Ideating Mobile Health Behavioral Support for Compliance to Therapy for Patients with Chronic Disease: A Case Study of Atrial Fibrillation Management
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Poor patient compliance to therapy results in a worsening condition that often increases healthcare costs. In the MobiGuide project, we developed an evidence-based clinical decision-support system that delivered personalized reminders and recommendations to patients, helping to achieve higher therapy compliance. Yet compliance could still be improved and therefore building on the MobiGuide project experience, we designed a new component called the Motivational Patient Assistant (MPA) that is integrated within the MobiGuide architecture to further improve compliance. This component draws from psychological theories to provide behavioral support to improve patient engagement and thereby increasing patients’ compliance. Behavior modification interventions are delivered via mobile technology at patients’ home environments. Our approach was inspired by the IDEAS (Integrate, Design, Assess, and Share) framework for developing effective digital interventions to change health behavior; it goes beyond this approach by extending the Ideation phase’ concepts into concrete backend architectural components and graphical user-interface designs that implement behavioral interventions. We describe in detail our ideation approach and how it was applied to design the user interface of MPA for anticoagulation therapy for the atrial fibrillation patients. We report results of a preliminary evaluation involving patients and care providers that shows the potential usefulness of the MPA for improving compliance to anticoagulation therapy.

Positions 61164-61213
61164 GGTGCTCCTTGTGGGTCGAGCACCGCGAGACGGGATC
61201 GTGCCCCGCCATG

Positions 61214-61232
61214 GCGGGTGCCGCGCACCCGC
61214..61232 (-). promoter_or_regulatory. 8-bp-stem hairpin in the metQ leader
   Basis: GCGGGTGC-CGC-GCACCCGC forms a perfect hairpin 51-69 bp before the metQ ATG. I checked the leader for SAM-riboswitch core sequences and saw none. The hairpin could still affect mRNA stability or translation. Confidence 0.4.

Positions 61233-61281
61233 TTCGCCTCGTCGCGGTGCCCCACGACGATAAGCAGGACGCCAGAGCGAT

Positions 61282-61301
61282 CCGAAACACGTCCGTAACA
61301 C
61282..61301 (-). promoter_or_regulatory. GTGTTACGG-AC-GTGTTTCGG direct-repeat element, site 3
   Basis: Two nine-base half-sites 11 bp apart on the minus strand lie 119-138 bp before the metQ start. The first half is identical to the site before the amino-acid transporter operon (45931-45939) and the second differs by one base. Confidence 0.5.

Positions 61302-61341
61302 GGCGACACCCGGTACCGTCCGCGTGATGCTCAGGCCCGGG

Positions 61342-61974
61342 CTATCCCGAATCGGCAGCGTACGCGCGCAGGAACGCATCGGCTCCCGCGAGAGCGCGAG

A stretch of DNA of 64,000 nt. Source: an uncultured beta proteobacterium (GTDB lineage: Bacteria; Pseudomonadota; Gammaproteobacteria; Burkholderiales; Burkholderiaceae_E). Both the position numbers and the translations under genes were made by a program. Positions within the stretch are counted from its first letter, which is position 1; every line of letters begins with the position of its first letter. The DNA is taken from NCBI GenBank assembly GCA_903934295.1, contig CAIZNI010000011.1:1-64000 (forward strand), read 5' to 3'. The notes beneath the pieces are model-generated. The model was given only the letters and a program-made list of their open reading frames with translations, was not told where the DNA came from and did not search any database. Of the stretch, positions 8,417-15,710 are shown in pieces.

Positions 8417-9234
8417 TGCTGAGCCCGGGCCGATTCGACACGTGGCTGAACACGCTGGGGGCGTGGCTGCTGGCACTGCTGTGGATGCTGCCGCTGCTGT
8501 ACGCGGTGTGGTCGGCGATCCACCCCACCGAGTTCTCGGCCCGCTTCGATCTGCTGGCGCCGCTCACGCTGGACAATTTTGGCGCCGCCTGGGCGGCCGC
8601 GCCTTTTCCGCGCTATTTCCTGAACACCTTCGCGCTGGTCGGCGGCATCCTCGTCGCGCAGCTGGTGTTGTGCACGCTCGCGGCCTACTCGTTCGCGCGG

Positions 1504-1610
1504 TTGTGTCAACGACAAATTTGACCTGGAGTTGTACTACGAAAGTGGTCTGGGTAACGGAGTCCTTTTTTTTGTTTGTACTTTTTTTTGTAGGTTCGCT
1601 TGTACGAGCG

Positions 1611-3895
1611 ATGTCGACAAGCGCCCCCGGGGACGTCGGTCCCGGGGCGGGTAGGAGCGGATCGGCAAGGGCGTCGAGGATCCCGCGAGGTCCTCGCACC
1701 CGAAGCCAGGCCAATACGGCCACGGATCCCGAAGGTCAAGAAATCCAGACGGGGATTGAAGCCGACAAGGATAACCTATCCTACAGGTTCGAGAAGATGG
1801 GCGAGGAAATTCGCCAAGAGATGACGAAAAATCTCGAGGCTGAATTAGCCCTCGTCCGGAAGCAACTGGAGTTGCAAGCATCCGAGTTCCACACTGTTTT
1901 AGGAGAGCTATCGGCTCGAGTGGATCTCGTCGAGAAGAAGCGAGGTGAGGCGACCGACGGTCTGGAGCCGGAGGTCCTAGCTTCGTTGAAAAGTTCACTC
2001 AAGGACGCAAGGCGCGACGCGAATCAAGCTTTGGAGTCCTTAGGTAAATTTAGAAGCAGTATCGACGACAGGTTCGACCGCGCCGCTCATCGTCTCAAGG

KeywordsPatient engagement Atrial fibrillation Mobile health Trans-theoretical model
We thank the anonymous patients and Dr. LeGal from the Ottawa Hospital for assessing the MPA prototype for the AF domain. We thank Ofer Ben-Shachar, founder of healthoutcome.org, and Dr. Joel Lanir, head of the Human-computer Interactions Lab at the University of Haifa, for providing comments and suggestions for the design of the reporting and summary screens of the MPA prototype. We thank the students in our research groups for providing comments on the clarity of the earlier versions of the prototype and on the patient scenario questionnaire.
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